Sadly I could not find any textbook publishers willing to share a free chapter.
Maybe its me, it probably is, but when I hear the word standards I feel a little uncomfortable. I feel trapped, unable to stretch or break out. No tangents, no questions just a headlong rush to check off a box indicating that I have covered the material. In taking on a science education class I had the feeling that this day would come. Well it has…
I don’t think the standards are that bad.
In looking over the old “new” standards I found a very nice incarnation of the standards, breaking the flat hierarchy that I always found so damnably mind numbing.
Have a look at the table of contents, which is refreshingly rich in examples of inquiry based activities that can be used to address the standards:
Here is the table of contents, and here is my favorite “come back can” activity.
Somehow when it is laid out this way, it all seems so simple. Well it’s not, but it is nice to see such a well done dissection of the performance standards plus commentary and work samples.
Inquiry driven teaching in many ways is a recasting of what great teachers always did. The teachers that stood out in my mind were the ones that engaged the class in some way, a science project, history project, community work, something. Some action that ended-up teaching me as much as the teacher did.
Go to PBS Teachers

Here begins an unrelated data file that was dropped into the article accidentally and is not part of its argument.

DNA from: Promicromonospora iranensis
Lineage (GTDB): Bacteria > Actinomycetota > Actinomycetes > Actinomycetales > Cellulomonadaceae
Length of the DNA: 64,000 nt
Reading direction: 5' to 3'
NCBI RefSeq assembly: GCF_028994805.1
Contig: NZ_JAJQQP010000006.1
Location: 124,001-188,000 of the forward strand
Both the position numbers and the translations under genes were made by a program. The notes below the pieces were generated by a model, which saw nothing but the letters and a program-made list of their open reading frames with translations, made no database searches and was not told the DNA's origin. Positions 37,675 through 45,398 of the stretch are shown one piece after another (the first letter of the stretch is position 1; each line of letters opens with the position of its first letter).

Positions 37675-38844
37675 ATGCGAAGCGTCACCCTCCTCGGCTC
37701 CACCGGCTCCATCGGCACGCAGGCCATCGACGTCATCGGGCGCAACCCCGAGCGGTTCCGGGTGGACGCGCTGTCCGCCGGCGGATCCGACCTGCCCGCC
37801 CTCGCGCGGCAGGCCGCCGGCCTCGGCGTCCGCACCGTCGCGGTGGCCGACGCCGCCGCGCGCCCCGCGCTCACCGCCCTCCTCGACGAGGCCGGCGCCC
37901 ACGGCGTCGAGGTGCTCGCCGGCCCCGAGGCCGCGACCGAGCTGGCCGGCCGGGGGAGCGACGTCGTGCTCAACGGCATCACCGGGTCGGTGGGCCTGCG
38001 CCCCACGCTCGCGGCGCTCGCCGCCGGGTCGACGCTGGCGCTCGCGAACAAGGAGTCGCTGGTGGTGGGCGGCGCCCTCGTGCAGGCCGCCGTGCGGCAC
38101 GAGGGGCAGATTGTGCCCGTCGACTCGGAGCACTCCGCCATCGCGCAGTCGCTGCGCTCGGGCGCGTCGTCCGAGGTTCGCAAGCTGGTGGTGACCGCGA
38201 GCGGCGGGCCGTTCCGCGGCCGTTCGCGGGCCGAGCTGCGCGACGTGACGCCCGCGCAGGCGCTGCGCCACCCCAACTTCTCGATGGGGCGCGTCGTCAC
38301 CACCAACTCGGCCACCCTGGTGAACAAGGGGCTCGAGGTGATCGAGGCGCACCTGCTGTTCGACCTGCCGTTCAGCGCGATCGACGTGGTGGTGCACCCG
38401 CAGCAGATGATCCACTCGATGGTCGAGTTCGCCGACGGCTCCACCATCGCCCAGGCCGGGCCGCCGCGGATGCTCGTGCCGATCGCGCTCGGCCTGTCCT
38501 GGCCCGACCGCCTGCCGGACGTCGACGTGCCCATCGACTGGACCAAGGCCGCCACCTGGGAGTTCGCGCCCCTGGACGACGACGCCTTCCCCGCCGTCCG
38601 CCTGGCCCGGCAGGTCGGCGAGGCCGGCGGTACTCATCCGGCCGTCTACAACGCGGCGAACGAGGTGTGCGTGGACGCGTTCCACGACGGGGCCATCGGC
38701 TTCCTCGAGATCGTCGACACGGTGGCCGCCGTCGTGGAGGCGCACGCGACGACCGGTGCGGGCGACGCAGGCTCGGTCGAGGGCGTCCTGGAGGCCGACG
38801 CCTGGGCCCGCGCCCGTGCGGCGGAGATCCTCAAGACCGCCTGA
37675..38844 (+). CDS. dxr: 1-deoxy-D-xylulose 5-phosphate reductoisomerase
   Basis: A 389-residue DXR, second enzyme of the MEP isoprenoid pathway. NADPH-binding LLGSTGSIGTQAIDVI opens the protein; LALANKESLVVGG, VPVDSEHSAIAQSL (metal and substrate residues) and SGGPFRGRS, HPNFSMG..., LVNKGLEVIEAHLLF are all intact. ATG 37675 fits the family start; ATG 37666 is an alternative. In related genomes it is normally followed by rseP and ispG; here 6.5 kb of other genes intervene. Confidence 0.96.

The folks over at PBS Teachers have a treasure trove of material that I have used for my kids from age 3 and up, all the way through the college level for influenza. So I often find myself looking through to see what they have to offer. While doing so I came across an article that addresses how a teacher might engage the kindergarten crowd using techniques that are surprising centered around inquiry methods.
Read the article “Science in the Preschool Classroom“. for more…
Sometimes I start to wonder what constitutes an inquiry based approach to teaching science? Well it turns out that I am not the only one.
The folks over at the Institute For Inquiry are addressing some of these issues. The Institute is part of the Exploratorium, housed within San Francisco’s Palace of Fine Arts, the Exploratorium is a collage of hundreds of science, art, and human perception exhibits.
The Inquiry site has a great “foam activity” that helps identify the difference between inquiry based learning and other practices. It is great to see a more direct approach to help educators put an inquiry based curriculum into action.
NYT Science Essay
I came upon this essay today in the Times here and it really struck a chord for me. I had just been reading the introductory chapter of a textbook that I am using for a science education course and the tone of the chapter had been getting me down. The chapter started off by trumpeting the flip-flop nature of science and then moving forward to note that this inherent character of science was really not a feature of science.
Now I don’t know about you, but when I introduce myself I don’t say things like:
“Hi, I am really flawed, perhaps after meeting me you might see these flaws as a major problem, but really you will get used to it.”
“What’s your name?”
This just seems like a bad way to start a relationship, and books are a relationship. You know right off the back if you are going to get along or not and I have a bad feeling already.
Later while zipping through the Science Times today I felt relieved. Here was an author that understood the nature of science as a hive activity, moving forward by increments that are sometimes hard to see, but are nonetheless still incremental steps forward. The association of science with democracy or at least of science with free speech was a nice connection and I buy it. I think I might start with the article instead of the chapter and get the class going that way.